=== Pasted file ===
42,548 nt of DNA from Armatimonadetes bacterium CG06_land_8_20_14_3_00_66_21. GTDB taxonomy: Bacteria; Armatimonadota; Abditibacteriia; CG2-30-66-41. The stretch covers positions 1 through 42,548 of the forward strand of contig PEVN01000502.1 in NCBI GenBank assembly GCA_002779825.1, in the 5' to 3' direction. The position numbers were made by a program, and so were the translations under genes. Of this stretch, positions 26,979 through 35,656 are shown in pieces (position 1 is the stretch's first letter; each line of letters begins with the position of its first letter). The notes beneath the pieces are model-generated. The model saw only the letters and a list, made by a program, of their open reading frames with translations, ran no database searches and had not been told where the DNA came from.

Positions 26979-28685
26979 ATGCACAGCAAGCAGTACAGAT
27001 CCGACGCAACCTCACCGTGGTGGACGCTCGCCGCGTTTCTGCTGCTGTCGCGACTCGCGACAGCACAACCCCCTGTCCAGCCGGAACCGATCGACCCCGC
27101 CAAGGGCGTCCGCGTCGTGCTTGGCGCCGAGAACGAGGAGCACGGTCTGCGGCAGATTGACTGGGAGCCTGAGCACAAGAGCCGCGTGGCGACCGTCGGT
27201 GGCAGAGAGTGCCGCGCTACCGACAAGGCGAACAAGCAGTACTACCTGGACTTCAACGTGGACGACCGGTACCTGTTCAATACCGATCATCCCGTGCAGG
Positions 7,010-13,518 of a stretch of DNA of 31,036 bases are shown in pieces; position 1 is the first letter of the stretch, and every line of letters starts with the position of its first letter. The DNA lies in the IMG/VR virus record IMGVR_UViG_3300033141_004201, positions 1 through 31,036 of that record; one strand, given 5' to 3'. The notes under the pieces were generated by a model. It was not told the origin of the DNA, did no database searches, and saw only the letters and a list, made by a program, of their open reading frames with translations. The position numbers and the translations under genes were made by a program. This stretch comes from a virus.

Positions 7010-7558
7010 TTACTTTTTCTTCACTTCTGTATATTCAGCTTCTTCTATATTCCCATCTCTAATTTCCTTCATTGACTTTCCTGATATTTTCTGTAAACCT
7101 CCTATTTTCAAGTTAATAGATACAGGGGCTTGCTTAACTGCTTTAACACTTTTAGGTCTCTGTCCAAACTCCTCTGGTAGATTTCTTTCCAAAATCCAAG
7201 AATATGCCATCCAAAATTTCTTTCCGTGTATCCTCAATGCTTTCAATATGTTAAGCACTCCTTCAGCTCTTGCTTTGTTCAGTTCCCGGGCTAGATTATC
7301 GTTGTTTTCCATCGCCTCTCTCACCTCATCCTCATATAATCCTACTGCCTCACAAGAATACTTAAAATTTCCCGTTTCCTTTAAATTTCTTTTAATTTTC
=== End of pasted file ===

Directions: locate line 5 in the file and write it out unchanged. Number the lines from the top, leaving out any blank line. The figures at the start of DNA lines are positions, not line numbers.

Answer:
27101 CAAGGGCGTCCGCGTCGTGCTTGGCGCCGAGAACGAGGAGCACGGTCTGCGGCAGATTGACTGGGAGCCTGAGCACAAGAGCCGCGTGGCGACCGTCGGT